In 1827, Czar Nicholas published the Recruitment Decree calling for conscription of Jewish boys between the ages of 12 and 25. These boys were known as cantonists; derived from the term 'canton' referring to the word 'military camps' to which they were sent. Conscripts under the age of 18 were assigned to live in preparatory institutions until they were old enough to formally join the army. The 25 years of service required that these recruits be counted from age 18, even if they had already spent many years in military institutions before reaching that age.
Czar Nicholas strengthened the cantonist system and used it to single out Jewish children for persecution, their baptism being a high priority to him. No other group in Russia was expected to serve at such a young age, nor were other groups of recruits tormented in the same way. Nicholas wrote in a confidential memorandum, "The chief benefit to be derived from the drafting of the Jews is the certainty that it will move them most effectively to change their religion." Historian Simon Dubnov wrote, "The barrack was to serve as a school, or rather as a factory, for producing a new generation of de-Judaized Jews, who were completely Russified, and if possible Christianized."
50,000 Jewish children were taken by force from their homes and inducted into the Russian army.
During the reign of Nicholas I, approximately 70,000 Jews, some 50,000 of them children, were taken by force from their homes and families and inducted into the Russian army. The boys, raised in traditional Jewish villages, were pressured via every possible means, including torture, to accept baptism. Many resisted and some managed to maintain their Jewish identity. The magnitude of their struggle is difficult to conceive.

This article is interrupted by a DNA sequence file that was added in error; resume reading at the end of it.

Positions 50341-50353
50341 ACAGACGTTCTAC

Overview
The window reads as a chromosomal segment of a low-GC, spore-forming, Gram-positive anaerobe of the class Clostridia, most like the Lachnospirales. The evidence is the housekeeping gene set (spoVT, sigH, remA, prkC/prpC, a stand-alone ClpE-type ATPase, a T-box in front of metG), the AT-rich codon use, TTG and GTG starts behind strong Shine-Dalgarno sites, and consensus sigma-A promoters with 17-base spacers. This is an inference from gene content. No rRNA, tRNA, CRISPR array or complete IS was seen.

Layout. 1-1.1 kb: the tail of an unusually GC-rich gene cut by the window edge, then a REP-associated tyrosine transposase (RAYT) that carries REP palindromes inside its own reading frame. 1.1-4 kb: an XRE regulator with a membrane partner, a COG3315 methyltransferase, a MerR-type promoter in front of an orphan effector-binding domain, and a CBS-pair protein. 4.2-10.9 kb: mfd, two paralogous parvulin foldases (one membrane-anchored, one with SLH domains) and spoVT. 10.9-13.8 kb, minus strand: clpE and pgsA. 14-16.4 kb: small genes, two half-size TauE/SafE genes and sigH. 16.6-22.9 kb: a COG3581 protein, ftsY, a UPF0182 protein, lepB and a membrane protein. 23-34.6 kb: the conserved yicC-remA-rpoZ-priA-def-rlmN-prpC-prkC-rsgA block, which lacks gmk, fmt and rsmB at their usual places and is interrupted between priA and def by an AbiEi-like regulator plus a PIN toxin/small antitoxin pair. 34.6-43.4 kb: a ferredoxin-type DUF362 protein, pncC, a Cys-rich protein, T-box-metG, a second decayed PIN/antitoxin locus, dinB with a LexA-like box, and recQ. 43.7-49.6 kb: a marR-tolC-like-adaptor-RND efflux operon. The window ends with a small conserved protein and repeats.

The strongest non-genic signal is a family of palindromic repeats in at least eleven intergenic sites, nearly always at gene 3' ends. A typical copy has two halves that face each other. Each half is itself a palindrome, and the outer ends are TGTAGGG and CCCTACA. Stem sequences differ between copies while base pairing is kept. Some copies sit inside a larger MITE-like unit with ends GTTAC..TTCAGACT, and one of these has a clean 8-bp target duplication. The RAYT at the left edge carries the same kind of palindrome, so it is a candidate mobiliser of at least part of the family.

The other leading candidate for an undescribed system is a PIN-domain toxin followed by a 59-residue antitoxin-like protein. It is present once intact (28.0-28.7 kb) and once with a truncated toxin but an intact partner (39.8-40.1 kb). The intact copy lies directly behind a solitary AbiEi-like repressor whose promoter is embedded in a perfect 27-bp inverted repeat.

This 30-year period saw the Jewish community in an unrelieved state of panic. Parents lived in perpetual fear that their children would be the next to fill the czar's quota. A child could be snatched from any place at any time. When a child left for school in the morning, parents did not know if they would ever see him again.
Though a significant proportion of young men found ways to avoid conscription, government quotas of recruits remained in force. It was the duty of the Kahal (Jewish communal organizational leaders) to ensure the quotas were met. The Kahal was thus under tremendous pressure and had a serious moral dilemma. If they did not provide recruits to fill the quota, the government would punish the Jewish communities with more severe measures, such as increasing the quota of recruits. What was the least damaging way to meet their community's quotas? Should they force the young married men, still in their teens and already supporting a wife and children, to be cantonists?
Faced with this agonizing decision, the Kahal often chose to conscript the very young on the basis that they did not yet have dependants. Needless to say, this policy did not provide a trivial solution, since no family would volunteer its child for the draft. The Kahal therefore resorted to the infamous institution of the chapper (Yiddish for 'grabber'). The Kahal paid a fee to the chapper for each child he abducted and turned over to the army toward fulfillment of the community's quota. Jewish chappers, familiar with the community's language and habits, proved most effective in locating and abducting these children.
The Story of a Cantonist Soldier
In 1853 when Israel Itzkovich was seven years old, his family moved to the city of Polotzk in the Vitebsk District. They somehow managed to support themselves. Israel's mother sent his 12-year-old brother to live somewhere safe from the draft. Israel and his 9-year-old sister remained at home with their mother.
One October morning, three chappers burst into their apartment, tied Israel up and carried him off. His mother's cries and screams fell upon deaf ears. Itzkovich was taken to a house holding several dozen captive children. The chappers kept them there for a few weeks. Where Israel's mother and relatives were able to visit him.
A few weeks later, the children were hauled to the receiving station where they were inducted and handed over to an army commander. They were housed temporarily in military barracks and issued military garments: underwear, overcoats, sheepskin coats, and boots (none of it the right size) and a cloth knapsack in which to store their belongings.